John Clarke was a God of Mischief, visiting to simultaneously bring us the truth and make it easier for us to handle.
Some days the news bores you. Some days it depresses you. And some days you get a piece of news that kicks you right under the ribs, knocks all the wind out of you, leaves you on your knees, gasping for breath, wondering if you can even get up again.
The news that while you weren’t looking, the world suddenly became bleaker and darker and so much less funny. The news that, without warning, he is gone.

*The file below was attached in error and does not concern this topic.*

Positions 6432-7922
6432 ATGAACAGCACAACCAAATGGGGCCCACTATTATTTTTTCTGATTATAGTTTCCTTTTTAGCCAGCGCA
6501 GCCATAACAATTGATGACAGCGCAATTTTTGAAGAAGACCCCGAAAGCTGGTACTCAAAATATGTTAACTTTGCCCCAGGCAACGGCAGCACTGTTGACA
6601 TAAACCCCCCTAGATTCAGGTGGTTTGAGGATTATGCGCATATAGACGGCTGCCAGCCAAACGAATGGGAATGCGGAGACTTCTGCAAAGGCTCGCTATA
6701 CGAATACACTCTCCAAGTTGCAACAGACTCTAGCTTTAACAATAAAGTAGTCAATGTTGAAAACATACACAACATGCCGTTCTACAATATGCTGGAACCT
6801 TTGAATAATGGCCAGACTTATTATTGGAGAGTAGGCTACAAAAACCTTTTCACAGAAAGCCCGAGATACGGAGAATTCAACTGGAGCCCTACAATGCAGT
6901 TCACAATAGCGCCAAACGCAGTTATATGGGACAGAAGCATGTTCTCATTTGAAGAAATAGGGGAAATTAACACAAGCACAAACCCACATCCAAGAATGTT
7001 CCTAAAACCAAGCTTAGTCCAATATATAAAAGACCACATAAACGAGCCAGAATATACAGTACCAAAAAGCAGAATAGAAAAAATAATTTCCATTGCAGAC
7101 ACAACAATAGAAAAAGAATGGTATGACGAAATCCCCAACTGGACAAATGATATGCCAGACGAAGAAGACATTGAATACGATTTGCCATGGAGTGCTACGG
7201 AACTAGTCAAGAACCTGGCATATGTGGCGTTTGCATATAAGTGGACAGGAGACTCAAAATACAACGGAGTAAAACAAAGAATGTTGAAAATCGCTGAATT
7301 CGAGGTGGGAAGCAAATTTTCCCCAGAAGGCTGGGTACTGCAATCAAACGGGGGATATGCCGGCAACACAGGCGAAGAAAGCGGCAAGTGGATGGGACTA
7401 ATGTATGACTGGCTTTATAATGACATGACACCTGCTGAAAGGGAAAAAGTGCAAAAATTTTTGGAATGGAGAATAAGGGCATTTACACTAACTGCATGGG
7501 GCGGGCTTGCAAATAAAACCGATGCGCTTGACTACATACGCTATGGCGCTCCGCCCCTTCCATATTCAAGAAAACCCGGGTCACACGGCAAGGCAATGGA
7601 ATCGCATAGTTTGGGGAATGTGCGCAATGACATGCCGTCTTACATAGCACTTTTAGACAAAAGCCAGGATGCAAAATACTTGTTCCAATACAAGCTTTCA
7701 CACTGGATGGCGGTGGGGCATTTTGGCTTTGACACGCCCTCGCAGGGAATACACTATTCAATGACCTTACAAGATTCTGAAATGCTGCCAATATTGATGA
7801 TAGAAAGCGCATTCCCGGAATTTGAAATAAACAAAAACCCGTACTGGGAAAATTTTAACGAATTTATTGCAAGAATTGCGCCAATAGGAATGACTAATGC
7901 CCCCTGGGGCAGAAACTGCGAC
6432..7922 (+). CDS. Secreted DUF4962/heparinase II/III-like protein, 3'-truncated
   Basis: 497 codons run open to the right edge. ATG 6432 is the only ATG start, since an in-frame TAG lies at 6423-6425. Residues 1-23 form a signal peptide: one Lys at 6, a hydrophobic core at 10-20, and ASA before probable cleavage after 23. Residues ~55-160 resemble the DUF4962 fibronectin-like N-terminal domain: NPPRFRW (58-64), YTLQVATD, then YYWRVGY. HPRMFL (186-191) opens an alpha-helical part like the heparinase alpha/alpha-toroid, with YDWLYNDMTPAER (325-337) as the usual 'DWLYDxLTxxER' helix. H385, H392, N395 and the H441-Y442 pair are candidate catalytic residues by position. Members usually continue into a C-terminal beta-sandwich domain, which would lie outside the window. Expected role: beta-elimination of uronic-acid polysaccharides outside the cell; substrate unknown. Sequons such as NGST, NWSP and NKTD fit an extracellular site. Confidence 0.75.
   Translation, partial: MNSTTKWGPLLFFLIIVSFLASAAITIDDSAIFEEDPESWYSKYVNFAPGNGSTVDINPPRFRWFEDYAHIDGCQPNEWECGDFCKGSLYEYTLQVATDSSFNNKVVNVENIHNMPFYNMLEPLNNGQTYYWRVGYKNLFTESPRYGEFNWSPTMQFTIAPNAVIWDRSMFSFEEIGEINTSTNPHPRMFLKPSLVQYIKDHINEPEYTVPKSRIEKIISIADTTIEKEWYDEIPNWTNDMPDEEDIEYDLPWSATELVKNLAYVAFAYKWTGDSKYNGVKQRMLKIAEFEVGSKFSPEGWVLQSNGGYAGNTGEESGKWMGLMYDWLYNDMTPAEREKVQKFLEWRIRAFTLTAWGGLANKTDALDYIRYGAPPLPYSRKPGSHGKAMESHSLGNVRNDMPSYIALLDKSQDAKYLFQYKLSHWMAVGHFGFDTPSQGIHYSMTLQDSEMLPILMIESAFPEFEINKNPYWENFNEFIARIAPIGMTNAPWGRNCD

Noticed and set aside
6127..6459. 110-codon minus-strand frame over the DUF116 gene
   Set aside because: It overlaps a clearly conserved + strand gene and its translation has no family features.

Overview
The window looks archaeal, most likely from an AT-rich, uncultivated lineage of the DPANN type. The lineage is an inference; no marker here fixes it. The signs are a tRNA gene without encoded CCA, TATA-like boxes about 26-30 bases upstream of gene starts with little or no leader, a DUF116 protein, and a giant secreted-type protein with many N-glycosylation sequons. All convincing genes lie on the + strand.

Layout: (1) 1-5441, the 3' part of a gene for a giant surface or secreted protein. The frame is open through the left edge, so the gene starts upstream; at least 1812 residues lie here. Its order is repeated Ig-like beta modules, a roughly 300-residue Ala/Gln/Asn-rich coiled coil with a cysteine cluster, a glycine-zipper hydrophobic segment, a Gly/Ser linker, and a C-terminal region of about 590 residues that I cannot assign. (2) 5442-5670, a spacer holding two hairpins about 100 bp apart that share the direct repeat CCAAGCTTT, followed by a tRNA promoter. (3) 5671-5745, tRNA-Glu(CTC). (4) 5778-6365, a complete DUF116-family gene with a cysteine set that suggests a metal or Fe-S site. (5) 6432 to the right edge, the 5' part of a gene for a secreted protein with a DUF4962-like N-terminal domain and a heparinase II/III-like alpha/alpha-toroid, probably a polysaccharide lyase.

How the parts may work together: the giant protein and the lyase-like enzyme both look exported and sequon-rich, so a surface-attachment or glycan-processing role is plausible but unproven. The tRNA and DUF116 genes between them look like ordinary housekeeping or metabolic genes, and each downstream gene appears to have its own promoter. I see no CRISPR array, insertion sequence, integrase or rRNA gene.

A world without Clarke is not a world I’m familiar with. I count myself fortunate to have known him even a little, while cursing that I will never get to know him better — his generosity and kindness stood out in even the briefest encounter.
But as an artist: Oh, I knew him well.
As a kid, I was transfixed by his double act with Bryan Dawe, popping up at the end of A Current Affair to apply their stunningly precise comic scalpel to whatever was in the news: turning the issue inside out and dissecting it in a way that made it easier to understand than the news did, and faster and funnier to boot.
(Clarke and Dawe)
Of course, back then I wasn’t necessarily across all the political issues of the day.
But even without the background, I could appreciate the wit, the wordplay, the absurdist rendering of solemn reality, and the glorious rhythm of the conversation.
Clarke and Dawe performed satire as if it were music